Sep 12, 2007|
Someone's nibbling at the grocery bag!
Inflation is a bane that has been imposed upon the mankind courtesy his unending greed in a world of limited resources. While there may be a debate over the fact that a steady inflation rate is good for the economy, there is hardly any ambiguity in the assumption that high rates of inflation jeopardize economic growth and cause some serious dents in purchasing power. More so in the case of essential commodities like food grains and vegetable oils. This is exactly the sort of problems that the Indian economy is currently grappling with and which, we believe will require some serious tackling. Shown in the chart below is the price trend of a few commodities over the past two years
As seen from the chart above, important commodities except sugar have seen a steep rise in the periods mentioned. While sugar too touched highs of Rs 20 per kg in August 2006, the prices fell in the latter half due to over supply. The price of palm oil has gone up nearly 48% over the last two years, while that of skimmed milk, which is another important ingredient also rose by 65% over the last two years. Wheat, which is the staple diet of most of the population, witnessed a 30% rise in prices between June 2006 and April 2007. Further, in January 2007, food prices were 10 % higher than what they were a year ago. Again, in January 2006, they were 7.6 % more than what they were in January 2005.
As per ASSOCHAM's recent report, prices of major commodities have shown maximum price fluctuations to the extent of 23% to 25% over the last one year. The recent increase in prices of essential products is clearly a case of demand exceeding supplies. Though the government has slashed the import duties on essential commodities and banned exports of wheat and SMP (skimmed milk powder), price rise continues unabated.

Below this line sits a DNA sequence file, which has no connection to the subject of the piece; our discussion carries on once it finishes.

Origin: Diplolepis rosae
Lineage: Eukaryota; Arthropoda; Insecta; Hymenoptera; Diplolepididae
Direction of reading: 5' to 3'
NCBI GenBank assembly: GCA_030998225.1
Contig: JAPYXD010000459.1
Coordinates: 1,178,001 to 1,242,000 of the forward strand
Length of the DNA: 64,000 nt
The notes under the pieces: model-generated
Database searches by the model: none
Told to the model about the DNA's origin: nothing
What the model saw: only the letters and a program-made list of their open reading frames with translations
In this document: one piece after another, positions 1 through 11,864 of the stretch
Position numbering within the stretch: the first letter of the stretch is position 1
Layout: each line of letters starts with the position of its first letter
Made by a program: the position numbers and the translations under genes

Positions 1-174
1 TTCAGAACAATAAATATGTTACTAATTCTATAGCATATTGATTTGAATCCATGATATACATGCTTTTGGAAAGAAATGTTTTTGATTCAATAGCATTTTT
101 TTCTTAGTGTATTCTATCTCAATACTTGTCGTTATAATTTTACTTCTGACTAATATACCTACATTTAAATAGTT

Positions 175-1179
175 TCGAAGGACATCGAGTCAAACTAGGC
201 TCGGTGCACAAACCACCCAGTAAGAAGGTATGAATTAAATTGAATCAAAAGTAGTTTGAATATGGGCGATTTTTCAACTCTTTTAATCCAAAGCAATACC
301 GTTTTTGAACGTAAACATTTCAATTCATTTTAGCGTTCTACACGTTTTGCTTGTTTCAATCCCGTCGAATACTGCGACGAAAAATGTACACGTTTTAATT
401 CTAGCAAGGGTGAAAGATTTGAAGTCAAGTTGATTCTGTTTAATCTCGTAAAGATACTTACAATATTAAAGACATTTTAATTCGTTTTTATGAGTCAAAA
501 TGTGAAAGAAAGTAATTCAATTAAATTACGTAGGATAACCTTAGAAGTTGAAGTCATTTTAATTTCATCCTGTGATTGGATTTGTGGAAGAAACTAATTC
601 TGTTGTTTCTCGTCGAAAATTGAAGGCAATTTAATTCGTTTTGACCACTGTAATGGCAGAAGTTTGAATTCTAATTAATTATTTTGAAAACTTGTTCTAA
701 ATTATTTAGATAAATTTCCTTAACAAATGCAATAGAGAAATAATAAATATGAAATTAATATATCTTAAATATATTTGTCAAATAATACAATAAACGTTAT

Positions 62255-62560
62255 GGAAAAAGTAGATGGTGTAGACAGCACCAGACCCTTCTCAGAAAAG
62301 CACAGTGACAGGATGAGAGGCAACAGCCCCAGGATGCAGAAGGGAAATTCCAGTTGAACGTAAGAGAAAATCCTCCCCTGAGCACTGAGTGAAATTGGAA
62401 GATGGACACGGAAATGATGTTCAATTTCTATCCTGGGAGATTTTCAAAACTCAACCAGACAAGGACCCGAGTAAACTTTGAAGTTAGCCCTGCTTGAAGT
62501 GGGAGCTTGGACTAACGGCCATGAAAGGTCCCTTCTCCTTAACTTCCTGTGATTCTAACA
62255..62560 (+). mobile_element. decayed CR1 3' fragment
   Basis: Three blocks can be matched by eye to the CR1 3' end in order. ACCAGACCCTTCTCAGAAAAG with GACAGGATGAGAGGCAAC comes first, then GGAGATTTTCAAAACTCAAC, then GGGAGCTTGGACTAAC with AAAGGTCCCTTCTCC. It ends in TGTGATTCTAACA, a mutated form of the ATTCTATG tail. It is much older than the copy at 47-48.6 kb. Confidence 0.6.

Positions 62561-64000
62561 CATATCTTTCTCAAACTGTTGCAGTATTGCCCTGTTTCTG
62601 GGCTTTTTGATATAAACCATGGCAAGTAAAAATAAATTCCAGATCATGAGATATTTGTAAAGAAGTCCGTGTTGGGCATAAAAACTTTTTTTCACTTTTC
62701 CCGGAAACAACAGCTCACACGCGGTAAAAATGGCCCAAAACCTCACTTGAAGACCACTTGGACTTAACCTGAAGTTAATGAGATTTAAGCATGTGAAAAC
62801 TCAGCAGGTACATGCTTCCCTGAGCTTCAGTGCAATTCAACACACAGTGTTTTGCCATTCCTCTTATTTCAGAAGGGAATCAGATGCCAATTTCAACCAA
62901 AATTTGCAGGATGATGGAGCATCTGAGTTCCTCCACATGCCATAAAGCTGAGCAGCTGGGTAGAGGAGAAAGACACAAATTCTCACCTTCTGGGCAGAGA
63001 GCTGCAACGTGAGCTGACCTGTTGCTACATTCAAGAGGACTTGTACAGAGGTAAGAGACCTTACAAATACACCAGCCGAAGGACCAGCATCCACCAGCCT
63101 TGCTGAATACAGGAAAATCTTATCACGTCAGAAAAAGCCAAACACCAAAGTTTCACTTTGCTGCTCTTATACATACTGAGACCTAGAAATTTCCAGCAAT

Not only the consumers but companies also are facing the brunt of higher prices. Raw material prices form nearly 30% to 40% of the topline of FMCG companies. Containment of margins and sustenance of growth have thus emerged as key challenges for the companies. While certain companies were able to pass on the hike in raw materials to the customers, not all companies were successful. While Godrej Consumers and HUL were able to hike prices of their soap portfolio by 5% to 8%, Britannia and Nestle were unable to pass on the increase in wheat and skimmed milk price to the customers, thus affecting their operating margins. The grocery bag for the consumer has become more expensive. Prices of select brands across categories such as detergents, soaps, toothpaste and atta are up by 5% to 20%, thanks to a steep surge in input and freight costs. The customers not only have to pay more for the essential commodities but also for the finished products. This in turn reduces their outlay towards other items or forces them to buy products lower in the value chain.
The efforts of the government to tame and contain inflation in essential commodities have so far proved to be of limited success. Further, the government's blames on external factors like poor harvest in Australia or higher supply from Brazil is of little help. The price hike in commodities clearly indicates a case of demand exceeding supplies. This imbalance would increase the inflation rate.
Public distribution systems, free quota systems are not the solutions. With strong economic growth, higher income and rising standard of living, the demand supply mismatch is likely to go up further. Rainfall, productivity and acreage are the key factors that determine the availability. Hence, the need is for reforms in these areas. Better infrastructure, better connectivity of places and proper storage facilities (40% of food stuff is lost in storage) are also a must. Unless things improve considerably on these fronts, we might continue to witness wild gyrations in prices.
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